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Wednesday, 17 July, 2002, 11:16 GMT 12:16 UK
Analysis: India shifts Kashmir focus
Police search scooter drivers in Jammu
Indians are angry at another major security breach

India had waited three days for this - but when it came, it was more of a whimper than a bang.

Mr Advani's tone was oddly muted

In normal times, a major militant attack is hailed with fury by India's leaders.

The anti-Pakistan rhetoric is vitriolic and eminently quotable.

The enemy without is a topic guaranteed to unite Indians across the political spectrum.

But these are not normal times and on Tuesday, when LK Advani, now deputy prime minister, finally rose in parliament to deliver his government's formal response to the bloodshed, his tone was oddly muted.


His speech was circumspect, even obscure at times, his message carefully wrapped in layers of historical digressions and broader context.

Far from thumping the tub in the way the public has come to expect, he stopped short of blaming Pakistan for the outrage.

Students of Jammu University shout anti-government slogans after the attack
Many want tougher action
He even gave Islamabad public credit at one point for its swift condemnation of Saturday night's killings.

Pakistan had modified its attitude in the last year, he said, and now recognised the killing of innocent civilians as terrorism, not part of the freedom struggle.

It was an unusually appeasing gesture of recognition.

Restates policy

He did call on Pakistan to do more.

An end to infiltration wasn't enough, he said.

LK Advani
LK Advani: Toned down the rhetoric
Pakistan must also dismantle the militant infrastructure inside its borders - close down training camps, stop the supply of funds and arms.

His advice to American officials, he went on, was that if Pakistan refused to comply with these demands, it should face the threat of being labelled a terrorist state.

But all of this constitutes a re-stating, not a further development, of India's publicly established position on the matter.

'Tame' speech

The address wasn't even enough to titillate the national media.

The overall impression was of uncharacteristic restraint

On Tuesday night, Mr Advani's comments were the second story on some Indian television bulletins, not the lead.

The front pages of many newspapers on Wednesday chose different leads.

The parliamentary debate ended on "a somewhat tame note", said one. Another dismissed the whole affair as "dull".

There were positive developments.

Former law minister Arun Jaitley is being appointed to liaise with the government of Jammu and Kashmir and political parties there to explore ways of increasing the state's autonomy, within its Indian identity.

Mr Advani ruled out controversial proposals to divide Jammu and Kashmir, a plan favoured by the right wing RSS.

But the overall impression was of uncharacteristic restraint.

Diplomacy test

Much of this may be due to international pressure behind the scenes.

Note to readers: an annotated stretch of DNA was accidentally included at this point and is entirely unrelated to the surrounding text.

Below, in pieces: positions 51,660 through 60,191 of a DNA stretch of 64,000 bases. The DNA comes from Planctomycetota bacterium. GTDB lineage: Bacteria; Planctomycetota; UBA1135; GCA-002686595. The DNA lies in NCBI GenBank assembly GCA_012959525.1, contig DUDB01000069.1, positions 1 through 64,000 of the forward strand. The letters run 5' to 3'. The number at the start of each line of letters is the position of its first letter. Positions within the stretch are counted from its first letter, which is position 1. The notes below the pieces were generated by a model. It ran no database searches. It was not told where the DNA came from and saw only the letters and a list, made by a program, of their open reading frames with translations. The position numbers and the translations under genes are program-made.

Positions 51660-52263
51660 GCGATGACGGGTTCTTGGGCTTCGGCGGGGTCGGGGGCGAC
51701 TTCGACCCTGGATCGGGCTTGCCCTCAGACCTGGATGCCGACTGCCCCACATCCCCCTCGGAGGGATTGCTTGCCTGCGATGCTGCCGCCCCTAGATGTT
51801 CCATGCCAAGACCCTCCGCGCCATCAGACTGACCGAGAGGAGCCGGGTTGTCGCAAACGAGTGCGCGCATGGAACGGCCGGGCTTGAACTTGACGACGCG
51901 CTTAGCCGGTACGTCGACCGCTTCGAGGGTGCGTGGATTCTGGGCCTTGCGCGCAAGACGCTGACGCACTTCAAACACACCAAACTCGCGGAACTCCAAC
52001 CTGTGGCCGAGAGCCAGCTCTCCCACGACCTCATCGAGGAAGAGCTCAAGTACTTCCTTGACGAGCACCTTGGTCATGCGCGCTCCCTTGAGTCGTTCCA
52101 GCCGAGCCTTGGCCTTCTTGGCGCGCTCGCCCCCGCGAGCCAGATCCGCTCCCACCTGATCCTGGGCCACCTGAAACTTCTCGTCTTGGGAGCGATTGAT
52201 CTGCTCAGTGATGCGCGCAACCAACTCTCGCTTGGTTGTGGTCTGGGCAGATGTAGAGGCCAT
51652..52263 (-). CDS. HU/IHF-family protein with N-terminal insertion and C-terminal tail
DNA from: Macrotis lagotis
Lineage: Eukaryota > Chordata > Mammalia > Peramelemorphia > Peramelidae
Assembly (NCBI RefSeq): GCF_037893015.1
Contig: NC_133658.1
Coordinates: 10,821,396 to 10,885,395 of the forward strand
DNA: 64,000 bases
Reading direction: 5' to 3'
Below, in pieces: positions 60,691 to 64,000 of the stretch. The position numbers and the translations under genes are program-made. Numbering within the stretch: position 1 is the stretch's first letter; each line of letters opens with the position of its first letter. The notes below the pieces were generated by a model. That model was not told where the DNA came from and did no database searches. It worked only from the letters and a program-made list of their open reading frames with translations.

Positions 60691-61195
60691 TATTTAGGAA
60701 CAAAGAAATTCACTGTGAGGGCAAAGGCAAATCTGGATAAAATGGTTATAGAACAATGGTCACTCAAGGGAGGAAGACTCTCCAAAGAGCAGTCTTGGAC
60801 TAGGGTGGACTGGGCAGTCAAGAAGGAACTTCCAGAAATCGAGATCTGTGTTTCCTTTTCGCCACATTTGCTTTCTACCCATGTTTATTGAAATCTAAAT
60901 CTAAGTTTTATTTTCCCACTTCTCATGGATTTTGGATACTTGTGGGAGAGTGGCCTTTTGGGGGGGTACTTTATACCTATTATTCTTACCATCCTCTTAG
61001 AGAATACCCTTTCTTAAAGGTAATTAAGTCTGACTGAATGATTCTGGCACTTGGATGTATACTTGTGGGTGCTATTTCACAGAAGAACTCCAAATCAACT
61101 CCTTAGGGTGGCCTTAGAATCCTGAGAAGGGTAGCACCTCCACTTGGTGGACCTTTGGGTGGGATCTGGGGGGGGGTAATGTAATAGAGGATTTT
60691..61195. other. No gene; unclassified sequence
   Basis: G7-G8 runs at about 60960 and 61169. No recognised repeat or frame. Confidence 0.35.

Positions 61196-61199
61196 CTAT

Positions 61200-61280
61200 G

Tensions between India and Pakistan reached crisis point after the army camp massacre in mid-May.

Britain and the United States, alarmed by the military build-up and fears that conflict could rapidly escalate into a nuclear exchange, rushed to engage both countries in emergency diplomacy.

That did yield results. Tensions were reduced.

One of the aims of Western envoys was to urge India not to act hastily or impulsively in the event of another attack.

Now the effectiveness of that diplomatic pressure is being tested. So far, it seems, it's holding.

Courting the West

Some of that success might be due to evidence the West really has heeded India's complaints about cross-border militancy.

[Advani was] showing them what a responsible and restrained prime minister in waiting he is capable of being

It has already squeezed positive measures from Pakistan's President Musharraf and is committed to staying actively engaged in the dispute.

British Foreign Secretary Jack Straw arrives in the region in a few days' time.

US Secretary of State Colin Powell is expected later this month.

The seniority of the envoys reflects the seriousness with which the potential dangers in South Asia are still viewed.

Future PM?

If India's main strategic goals were to win international recognition for its suffering, to harness militant activity in Kashmir to the global war on terrorism and to ensure the West's leverage in Islamabad, all that has been achieved.

Tub thumping is needed most when the important people are refusing to listen.

Now they are listening and Mr Advani's focus has changed.

On Tuesday, he wasn't addressing Indian politicians or even the Indian public, but the wider international community - showing them what a responsible and restrained prime minister in waiting he is capable of being.

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See also:

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